Part 2 – The Decision
Last week’s article outlined the facts of a Supreme Court case that looked at whether, or not, a particular will had been made “in contemplation” of marriage. Without rehashing the facts, the answer to that question determined which of Mr Grant’s children, or his second wife, received (much of) his estate.
Ultimately, the Court concluded Mr Grant’s will had not been made in contemplation of marriage. The reasoning is quite subtle but suggests there is an important distinction between “making a Will having contemplated marriage and making a Will in contemplation of a marriage“. That is, there must be more than a consciousness on the part of a Will maker, of the possibility of a particular marriage. The Will maker must have the particular marriage in mind when the Will is made.
On the particular facts, the Court concluded that at the time the Will was made, both Mr Grant and his (future) second wife had thought about the possibility of marrying, but were fundamentally ‘free agents’ who had not made any commitment to marriage at a future point in time.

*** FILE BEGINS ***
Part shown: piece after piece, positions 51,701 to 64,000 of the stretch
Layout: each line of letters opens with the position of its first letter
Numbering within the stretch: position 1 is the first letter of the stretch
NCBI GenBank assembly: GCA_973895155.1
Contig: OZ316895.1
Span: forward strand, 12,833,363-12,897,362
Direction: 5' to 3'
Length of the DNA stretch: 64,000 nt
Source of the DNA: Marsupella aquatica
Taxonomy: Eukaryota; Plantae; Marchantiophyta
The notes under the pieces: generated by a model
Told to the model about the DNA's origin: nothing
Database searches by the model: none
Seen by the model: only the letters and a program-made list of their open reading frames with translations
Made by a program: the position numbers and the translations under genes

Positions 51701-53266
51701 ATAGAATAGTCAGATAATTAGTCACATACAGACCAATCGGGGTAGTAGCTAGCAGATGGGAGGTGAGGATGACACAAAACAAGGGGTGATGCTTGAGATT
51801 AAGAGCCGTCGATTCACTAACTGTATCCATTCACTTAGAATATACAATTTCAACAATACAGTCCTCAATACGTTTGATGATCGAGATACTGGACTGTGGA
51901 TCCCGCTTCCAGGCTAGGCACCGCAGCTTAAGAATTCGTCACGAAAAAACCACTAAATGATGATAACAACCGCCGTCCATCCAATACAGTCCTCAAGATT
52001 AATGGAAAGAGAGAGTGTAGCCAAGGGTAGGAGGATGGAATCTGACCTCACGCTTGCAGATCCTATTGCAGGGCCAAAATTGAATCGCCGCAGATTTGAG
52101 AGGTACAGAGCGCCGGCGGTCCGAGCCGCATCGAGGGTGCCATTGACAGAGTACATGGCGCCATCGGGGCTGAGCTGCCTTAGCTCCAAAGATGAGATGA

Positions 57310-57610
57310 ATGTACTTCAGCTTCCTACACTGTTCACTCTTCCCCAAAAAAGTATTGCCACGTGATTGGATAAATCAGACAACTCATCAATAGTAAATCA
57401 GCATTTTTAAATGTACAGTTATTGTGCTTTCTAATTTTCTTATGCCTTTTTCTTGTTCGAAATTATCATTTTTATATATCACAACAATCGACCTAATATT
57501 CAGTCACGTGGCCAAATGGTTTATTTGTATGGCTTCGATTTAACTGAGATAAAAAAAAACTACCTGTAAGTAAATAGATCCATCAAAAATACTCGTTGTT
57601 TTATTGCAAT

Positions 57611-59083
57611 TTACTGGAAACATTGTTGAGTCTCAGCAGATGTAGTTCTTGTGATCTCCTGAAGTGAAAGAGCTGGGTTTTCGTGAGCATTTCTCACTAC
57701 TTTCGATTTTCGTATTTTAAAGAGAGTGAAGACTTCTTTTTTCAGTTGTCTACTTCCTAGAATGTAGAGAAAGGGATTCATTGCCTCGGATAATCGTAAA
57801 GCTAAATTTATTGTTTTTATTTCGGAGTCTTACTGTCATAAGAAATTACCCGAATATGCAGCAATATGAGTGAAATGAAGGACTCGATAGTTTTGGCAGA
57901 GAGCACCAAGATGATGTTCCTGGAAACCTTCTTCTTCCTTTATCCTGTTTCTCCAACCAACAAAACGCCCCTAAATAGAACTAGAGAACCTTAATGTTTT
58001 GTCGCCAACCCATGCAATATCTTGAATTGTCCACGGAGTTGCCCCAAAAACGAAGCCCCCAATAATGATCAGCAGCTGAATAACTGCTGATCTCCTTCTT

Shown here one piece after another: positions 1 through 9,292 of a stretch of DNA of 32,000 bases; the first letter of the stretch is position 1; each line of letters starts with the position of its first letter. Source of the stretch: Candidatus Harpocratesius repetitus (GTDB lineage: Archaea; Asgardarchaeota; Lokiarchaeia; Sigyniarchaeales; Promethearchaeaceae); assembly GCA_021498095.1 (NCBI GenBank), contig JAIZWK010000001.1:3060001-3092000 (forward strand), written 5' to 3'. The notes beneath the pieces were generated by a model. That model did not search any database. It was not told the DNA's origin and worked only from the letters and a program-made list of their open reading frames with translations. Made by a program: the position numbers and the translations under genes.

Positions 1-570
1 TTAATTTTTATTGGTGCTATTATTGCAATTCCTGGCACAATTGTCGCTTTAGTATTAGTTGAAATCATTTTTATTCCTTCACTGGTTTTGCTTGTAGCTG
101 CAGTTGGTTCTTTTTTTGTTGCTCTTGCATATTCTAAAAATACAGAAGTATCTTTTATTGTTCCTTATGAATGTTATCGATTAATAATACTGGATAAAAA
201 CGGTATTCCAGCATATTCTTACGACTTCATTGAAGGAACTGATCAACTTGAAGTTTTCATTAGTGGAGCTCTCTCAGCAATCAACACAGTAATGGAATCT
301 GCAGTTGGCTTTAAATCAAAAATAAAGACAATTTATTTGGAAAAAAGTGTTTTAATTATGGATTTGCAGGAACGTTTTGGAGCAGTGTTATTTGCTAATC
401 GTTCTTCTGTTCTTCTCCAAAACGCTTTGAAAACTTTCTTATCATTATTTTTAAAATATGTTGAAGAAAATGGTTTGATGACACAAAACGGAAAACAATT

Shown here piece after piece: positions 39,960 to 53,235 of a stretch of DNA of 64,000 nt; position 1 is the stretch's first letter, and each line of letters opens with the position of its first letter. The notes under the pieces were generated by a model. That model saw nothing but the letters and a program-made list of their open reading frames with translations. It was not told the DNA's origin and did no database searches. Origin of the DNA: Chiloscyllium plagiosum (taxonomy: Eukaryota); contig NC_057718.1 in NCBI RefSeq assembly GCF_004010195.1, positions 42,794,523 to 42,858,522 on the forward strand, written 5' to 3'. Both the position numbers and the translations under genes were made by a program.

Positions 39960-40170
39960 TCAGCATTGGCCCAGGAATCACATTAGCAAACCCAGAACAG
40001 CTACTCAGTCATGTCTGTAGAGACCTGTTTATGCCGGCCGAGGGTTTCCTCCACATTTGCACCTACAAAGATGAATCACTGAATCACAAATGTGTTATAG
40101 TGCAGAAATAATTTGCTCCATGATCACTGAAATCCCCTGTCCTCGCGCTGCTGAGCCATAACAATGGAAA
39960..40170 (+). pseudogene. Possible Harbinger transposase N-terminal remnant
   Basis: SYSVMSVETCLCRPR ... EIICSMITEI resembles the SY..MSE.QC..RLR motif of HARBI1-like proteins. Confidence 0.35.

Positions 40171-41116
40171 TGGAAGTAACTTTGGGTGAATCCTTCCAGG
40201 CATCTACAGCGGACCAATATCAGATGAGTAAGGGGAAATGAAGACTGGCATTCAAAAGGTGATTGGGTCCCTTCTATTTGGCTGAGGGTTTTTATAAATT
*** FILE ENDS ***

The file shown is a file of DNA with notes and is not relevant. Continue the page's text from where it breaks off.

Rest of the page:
A particular focus of the Will was the exclusion of the first wife (and an estranged step-son) from receiving any benefit. The Court considered those factors had precedence in Mr Grant’s mind; not the contemplation of a future marriage to his second wife.
The Will was declared void, and the second wife did obtain a substantial share of the deceased estate (which was valued at around $5M).
As a side note, because the rules of intestacy applied, the natural children of Mr Grant received a share in the estate, but the step-child mentioned in the Will did not. The Court ordered a substantial amount be paid to that stepson on the basis that he had not been adequately provided for by Mr Grant.
If nothing else, the case shows why it is important to take advice about Wills or intended Wills when significant life events occur, or are about to occur – and in particular, where a potential marriage is ‘on the horizon’: Re Estate Grant, Deceased  NSWSC 1031.